This is the first-ever MoD short-term forecast and global vision (in its 67 year history).
GLOBAL OUTLOOK 2013
The next two years will be marked more by power vacuums and gaps than by a reassuring graceful degradation of the world order or by the rise of new power constellations. For this reason it is necessary to change the traditional geographic subdivision still built around the borders of nation states into a new vision more adapted to present and future realities. In fact one should conceive global relationships as wide area geopolitical and geoeconomic networks (i.e. geonetworks) crisscrossed by shaping flows.1
The Pacific Geonetwork is dominated by the shift of the strategic centre of gravity towards the Chinese Sea that is the focus of acute maritime controversies. The backdrop is provided by the ambiguous and controversial bond between China and the United States, who are interdependent through the dynamics of the economic global crisis. The banking sector is a particularly critical area because on one hand the US banks are still very vulnerable to higher interest rates (no stress tests have been carried out regarding this emergence) and because the US shadow financial system is practically still unregulated, with serious consequences on national debt as security risk. On the other the Chinese shadow lending system risks to cause another financial crisis with €1,4 billion outstanding wealth manage ment products. There is a serious recovery effort by the USA in the Pacific Ocean, but for the time being military action will be ruled out (Korean crises apart, which remain a serious concern) because the whole American continent is witnessing major political reorganization in all leading countries (USA, Mexico, Venezuela and Brazil).
The Indian Geonetwork is characterised by a strategic China-India rivalry that is moving away from the traditional confrontation along the mountainous arc of Himalaya; the fight for influence is now centred on increased air-sea presence in the Indian Ocean, despite the fact that Washington is the dominant naval power. At the same time a fluid relationship between China, India and the USA is emerging around a tangle of rather converging interests that could isolate Pakistan in the medium term, once the military part of the intervention in Afghanistan will end. The country itself will concentrate more on its internal transition after the 2013 parliamentary polls in May.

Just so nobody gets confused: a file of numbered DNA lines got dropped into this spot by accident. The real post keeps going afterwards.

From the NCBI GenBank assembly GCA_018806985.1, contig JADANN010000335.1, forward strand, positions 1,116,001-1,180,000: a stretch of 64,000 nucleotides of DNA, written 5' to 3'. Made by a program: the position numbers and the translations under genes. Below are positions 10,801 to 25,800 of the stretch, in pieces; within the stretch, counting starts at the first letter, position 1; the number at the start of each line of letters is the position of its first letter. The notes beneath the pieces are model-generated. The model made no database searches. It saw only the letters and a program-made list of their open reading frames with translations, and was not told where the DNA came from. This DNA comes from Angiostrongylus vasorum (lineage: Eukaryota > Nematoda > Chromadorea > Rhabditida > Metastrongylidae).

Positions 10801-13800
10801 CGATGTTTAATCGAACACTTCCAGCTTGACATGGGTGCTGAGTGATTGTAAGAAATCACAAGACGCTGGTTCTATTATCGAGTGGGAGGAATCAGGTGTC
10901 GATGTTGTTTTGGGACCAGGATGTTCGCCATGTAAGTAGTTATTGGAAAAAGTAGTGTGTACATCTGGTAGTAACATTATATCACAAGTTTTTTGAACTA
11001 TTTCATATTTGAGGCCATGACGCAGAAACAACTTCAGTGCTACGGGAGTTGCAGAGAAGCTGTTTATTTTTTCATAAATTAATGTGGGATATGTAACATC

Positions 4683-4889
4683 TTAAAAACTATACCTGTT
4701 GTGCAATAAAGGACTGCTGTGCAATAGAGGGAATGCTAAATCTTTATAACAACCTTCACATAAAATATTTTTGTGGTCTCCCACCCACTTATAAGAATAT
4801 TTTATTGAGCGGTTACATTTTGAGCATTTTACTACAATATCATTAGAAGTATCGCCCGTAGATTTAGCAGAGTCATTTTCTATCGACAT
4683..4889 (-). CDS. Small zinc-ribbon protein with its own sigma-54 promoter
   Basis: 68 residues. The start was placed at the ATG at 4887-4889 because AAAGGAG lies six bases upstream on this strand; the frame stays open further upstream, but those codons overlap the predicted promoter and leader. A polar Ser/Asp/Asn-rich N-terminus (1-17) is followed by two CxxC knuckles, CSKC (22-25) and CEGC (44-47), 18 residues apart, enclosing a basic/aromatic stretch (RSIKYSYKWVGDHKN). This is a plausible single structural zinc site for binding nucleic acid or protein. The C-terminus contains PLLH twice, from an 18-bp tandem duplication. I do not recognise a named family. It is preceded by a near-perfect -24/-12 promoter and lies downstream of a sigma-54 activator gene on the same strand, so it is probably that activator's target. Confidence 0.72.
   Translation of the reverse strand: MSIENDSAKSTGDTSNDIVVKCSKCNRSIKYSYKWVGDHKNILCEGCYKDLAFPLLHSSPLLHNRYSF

The African Geonetwork is marked by the paralysis of the three leading countries (Egypt, Nigeria, and South Africa) due to internal tensions or to post-revolutionary processes. This situation is contrasted with the diffusion of political and economic actions by China, USA, India, Brazil and Turkey. The continent is expected to grow (with an aggregated GDP in the Sub-Saharan area similar to a BRIC-country) and the conflicts in the Horn of Africa, especially Somalia, will probably wane. On the other hand it will be difficult to terminate the long conflict for the control of key mining resources in the Democratic Republic of Congo or the control about oil economies along the White Nile.
Regarding the Atlantic Geonetwork, one can clearly discern a double void of political and strategic initiative vis-à-vis the management of the global economic crisis and the possible choices in supporting the outcomes of the Arab Revolutions. It is clear that the two major actors, Europe and United States are very concentrated on their internal front. The EU is defending the Eurozone against a financial assault, that is one of the fronts of the global crisis (the other being the Pacific), whereas Washington was stuck until June 2013 in inconclusive negotiations within a paralysed Congress on the fiscal cliff. A possible deal could emerge by mid-June 2013. Also two main regional actors like Russia and Turkey have difficulties in playing a significant role due either to persistent internal deficiencies or to the loss of their primary foreign policy vectors. Turkey is also involved in a very delicate balancing act between peace talks with Kurdish rebels and the Taksim Square revolt.
Cross-Sector Issues (next section) include:
Financial and invested Capital
Knowledge in its wider sense